A Professional Oath for Mathematics Teachers

  • Lott_Johnny-100x139 by Johnny W. Lott, NCTM President 2002-2004
    NCTM News Bulletin, April 2004

    In an era when educators are challenged by educational policies and by increasing attacks on their professionalism and when their knowledge base is often questioned, it is time to consider what is important to us as mathematics educators.

    One way to do this is to develop a professional oath for mathematics teachers. Many medical schools require a Hippocratic oath for prospective doctors. Some years ago, Phi Delta Kappa proposed an educator's oath (June 1985). As NCTM moves to improve the public perception of mathematics education, we should consider an oath to be taken by all mathematics teachers, current and prospective. Think about what you would adopt as a professional oath to reflect your own commitment to your profession, your students, and yourself. Consider the following oath, which is based on NCTM's Principles and Standards for School Mathematics and adapted from the British Medical Association (online at  www.imagerynet.com/hippo.ama.html).

    Oath for Mathematics Teachers

    I recognize that teaching mathematics is a privilege that comes with responsibilities. I know that I, like all mathematics teachers, must observe the core values of the profession. These values center on the duty to educate people and eliminate ignorance. Students are my first concern. I promise that I will use my knowledge to benefit students. I will listen to them, work with them, and provide them with the best education that I can. I will be honest, respectful, and compassionate toward them and will do my best to educate them all.

    I will make every effort to ensure that the rights of all students are respected, including groups who lack the means to make their needs known, be it through immaturity or other circumstance.

    I will exercise my professional judgment as independently as possible and be influenced neither by political pressures nor by factors such as the social standing of a student. I will not put personal biases or desire for advancement above my duty to students.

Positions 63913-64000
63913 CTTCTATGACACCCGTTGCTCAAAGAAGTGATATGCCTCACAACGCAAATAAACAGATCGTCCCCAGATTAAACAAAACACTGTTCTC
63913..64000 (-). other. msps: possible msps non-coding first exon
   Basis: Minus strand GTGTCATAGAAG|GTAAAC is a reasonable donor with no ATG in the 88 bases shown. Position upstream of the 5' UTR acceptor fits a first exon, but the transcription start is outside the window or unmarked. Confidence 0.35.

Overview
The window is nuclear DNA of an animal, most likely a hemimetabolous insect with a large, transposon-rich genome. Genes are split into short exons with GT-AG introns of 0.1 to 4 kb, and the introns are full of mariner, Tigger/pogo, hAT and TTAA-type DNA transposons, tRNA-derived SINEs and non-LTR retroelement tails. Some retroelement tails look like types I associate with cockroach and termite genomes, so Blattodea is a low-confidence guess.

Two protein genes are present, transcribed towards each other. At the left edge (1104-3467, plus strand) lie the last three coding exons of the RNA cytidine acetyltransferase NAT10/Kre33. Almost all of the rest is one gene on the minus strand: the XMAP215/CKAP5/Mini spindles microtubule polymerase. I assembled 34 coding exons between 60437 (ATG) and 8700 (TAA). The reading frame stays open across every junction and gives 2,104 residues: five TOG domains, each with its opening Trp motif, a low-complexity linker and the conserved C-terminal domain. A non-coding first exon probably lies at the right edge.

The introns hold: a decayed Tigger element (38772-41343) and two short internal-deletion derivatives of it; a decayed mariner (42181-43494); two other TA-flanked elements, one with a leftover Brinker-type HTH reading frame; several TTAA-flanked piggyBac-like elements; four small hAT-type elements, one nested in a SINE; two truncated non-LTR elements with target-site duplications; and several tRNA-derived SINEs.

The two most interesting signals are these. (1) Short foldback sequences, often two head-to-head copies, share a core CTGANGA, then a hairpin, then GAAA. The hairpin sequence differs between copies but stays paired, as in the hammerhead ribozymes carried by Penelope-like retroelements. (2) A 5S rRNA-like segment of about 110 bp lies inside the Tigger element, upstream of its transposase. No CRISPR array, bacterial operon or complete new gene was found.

I recognize the special value of mathematics, but I also know that mathematics is not the only aim of education. I agree that all education should take place within an ethical framework and be relevant to the student's development. I will not provide pointless or harmful lessons.

    I will ensure that students in my classes receive the information and support that they need to study mathematics and improve their knowledge. I will answer their questions truthfully and respectfully. If I cannot answer their questions, I will explain that and will seek additional help in finding valid answers.

    I will encourage all students of differing abilities to participate in intellectually honest mathematics courses and will use a variety of strategies to help each student learn.

    I will recognize the limits of my knowledge of mathematics and seek advice from colleagues when I need it. I will acknowledge my mistakes. I will do my best to keep myself and my colleagues informed of new developments in mathematics education, and I will ensure that poor standards and bad practices are exposed to those who can improve them.

    I will show respect for all those with whom I work and be ready to share my knowledge by teaching others what I know.

    I will use my mathematics education and professional standing to improve the community in which I work. I will treat all student information in a professional manner. I will work to have a positive influence on authorities whose policies affect public education. I will oppose education policies that breach internationally accepted standards of human rights. I will strive to change laws that are contrary to students' interests and to my professional ethics.